Many sports leagues have playoffs that occur after the regular season is complete. A subset of the teams enter into a playoff tournament, generally a pre-determined number with better overall records (more wins, fewer losses) during the regular season. There are many variations used to determine the champion, the league's top prize.
The off-season, vacation time, or close season is the time of year when there is no official competition. Although upper management continues to work, the athletes will take much vacation time off. Also, various events such as drafts, transfers and important off-season free agent signings occur. Generally, most athletes stay in shape during the off-season in preparation for the next season. Certain new rules in the league may be made during this time, and will become enforced during the next regular season.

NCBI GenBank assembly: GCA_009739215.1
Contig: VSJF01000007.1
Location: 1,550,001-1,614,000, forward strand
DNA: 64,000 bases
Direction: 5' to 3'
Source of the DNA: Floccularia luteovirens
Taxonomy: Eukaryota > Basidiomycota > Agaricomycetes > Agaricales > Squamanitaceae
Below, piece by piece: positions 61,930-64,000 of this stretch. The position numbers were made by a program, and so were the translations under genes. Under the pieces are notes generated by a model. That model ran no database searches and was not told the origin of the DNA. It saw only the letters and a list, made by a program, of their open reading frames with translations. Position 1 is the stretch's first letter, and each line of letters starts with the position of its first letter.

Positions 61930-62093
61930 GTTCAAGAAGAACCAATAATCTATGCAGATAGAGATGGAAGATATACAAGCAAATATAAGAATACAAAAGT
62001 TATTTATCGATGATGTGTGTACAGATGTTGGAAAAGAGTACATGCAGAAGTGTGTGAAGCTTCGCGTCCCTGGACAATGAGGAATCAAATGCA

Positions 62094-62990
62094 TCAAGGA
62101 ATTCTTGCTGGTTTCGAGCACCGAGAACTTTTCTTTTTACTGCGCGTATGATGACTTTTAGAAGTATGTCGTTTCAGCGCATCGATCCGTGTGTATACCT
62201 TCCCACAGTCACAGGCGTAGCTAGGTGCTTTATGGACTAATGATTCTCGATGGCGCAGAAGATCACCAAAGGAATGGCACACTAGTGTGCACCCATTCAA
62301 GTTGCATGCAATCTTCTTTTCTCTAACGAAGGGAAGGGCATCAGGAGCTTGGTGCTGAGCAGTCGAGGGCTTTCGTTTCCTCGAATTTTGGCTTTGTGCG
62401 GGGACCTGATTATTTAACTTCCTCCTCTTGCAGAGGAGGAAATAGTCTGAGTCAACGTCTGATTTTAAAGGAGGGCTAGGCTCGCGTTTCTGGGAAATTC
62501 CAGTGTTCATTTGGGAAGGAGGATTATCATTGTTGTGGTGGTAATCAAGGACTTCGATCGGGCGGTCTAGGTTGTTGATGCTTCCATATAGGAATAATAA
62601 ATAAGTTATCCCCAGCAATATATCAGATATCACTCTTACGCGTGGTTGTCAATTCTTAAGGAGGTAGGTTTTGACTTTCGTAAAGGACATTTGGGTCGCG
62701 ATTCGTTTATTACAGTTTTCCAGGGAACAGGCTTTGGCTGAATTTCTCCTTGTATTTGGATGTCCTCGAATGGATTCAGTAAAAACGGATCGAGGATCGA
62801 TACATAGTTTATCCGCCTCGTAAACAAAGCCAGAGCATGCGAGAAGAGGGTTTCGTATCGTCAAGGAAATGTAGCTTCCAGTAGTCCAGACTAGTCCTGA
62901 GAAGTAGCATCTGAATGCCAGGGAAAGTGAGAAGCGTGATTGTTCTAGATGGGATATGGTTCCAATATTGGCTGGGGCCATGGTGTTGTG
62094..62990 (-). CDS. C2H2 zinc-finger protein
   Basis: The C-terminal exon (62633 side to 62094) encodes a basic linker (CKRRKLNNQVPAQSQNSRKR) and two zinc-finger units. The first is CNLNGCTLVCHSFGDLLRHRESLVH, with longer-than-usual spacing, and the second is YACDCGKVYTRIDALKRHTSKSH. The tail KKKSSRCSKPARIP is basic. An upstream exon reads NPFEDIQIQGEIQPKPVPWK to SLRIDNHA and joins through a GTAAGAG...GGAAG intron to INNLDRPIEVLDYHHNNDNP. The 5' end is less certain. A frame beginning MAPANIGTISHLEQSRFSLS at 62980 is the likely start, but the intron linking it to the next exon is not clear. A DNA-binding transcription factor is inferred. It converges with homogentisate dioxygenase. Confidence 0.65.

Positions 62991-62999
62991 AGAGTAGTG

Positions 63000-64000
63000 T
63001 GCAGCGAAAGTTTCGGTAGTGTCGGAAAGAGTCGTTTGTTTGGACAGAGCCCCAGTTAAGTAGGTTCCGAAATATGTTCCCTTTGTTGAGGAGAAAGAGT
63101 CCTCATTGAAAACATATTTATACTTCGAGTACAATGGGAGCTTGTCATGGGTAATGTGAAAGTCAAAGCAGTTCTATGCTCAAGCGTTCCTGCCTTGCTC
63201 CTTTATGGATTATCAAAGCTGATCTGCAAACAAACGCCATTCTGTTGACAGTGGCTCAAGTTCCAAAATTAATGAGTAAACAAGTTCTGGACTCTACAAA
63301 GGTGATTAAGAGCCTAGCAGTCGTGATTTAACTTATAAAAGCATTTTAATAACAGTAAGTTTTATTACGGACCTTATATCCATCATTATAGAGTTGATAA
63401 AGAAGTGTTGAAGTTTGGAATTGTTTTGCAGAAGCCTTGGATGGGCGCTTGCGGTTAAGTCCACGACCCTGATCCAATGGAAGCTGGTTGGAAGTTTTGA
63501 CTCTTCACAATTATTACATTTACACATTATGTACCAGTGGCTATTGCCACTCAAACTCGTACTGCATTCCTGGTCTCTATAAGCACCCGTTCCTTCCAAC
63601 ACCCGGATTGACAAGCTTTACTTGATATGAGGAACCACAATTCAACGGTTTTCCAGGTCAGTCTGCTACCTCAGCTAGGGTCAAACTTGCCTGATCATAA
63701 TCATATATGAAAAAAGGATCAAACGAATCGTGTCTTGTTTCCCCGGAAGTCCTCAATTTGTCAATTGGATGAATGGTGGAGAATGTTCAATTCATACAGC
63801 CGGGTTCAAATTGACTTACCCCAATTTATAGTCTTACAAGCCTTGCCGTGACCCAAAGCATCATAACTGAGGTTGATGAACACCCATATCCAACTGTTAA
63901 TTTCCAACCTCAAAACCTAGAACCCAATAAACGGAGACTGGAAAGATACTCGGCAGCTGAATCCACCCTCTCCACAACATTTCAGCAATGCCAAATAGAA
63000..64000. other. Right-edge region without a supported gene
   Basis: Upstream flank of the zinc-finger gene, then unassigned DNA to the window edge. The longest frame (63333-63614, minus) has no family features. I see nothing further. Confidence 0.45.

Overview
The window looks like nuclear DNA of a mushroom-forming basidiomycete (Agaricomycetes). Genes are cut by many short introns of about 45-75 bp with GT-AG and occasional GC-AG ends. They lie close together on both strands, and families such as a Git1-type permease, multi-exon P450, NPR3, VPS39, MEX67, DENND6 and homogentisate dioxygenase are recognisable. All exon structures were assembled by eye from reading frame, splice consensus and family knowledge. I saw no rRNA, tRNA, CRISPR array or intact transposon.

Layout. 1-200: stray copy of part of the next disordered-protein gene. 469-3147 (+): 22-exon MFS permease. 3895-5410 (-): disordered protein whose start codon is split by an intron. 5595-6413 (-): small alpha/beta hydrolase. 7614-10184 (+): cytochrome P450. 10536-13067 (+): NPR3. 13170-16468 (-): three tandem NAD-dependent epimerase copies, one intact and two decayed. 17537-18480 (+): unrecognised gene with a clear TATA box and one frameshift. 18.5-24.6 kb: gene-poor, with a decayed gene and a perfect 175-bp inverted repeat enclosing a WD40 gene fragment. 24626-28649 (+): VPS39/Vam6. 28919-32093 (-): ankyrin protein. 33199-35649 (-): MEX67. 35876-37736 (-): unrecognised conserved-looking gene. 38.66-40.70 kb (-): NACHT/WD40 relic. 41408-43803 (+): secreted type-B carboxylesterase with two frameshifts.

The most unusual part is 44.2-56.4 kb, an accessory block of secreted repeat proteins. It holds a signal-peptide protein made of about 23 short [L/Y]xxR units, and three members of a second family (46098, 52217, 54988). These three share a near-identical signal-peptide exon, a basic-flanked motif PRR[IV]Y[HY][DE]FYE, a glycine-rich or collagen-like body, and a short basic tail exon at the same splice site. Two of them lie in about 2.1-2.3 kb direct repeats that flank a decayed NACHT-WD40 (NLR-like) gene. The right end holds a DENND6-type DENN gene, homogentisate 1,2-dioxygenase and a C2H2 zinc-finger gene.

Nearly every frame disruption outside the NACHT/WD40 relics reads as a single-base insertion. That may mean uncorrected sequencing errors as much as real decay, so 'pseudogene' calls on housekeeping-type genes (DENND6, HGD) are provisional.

Seasons by leagueEdit
The table represents typical seasons for some leagues by month. Blank or white denotes off-season and pre-season months and solid colors mark the rest of the year. Leagues in the same sport use the same color.
- "Q" denotes pre-competition qualifiers
- "S" denotes the start of the regular-season.
- "P" denotes playoff(s)/postseason/knockout stages.
- "F" denotes Final(s).
- ↑ The current scheduling, in which the season starts in mid-December of the previous calendar year, took effect in 2010. The 2010 season ended in late November, and the 2011 season will end in early December.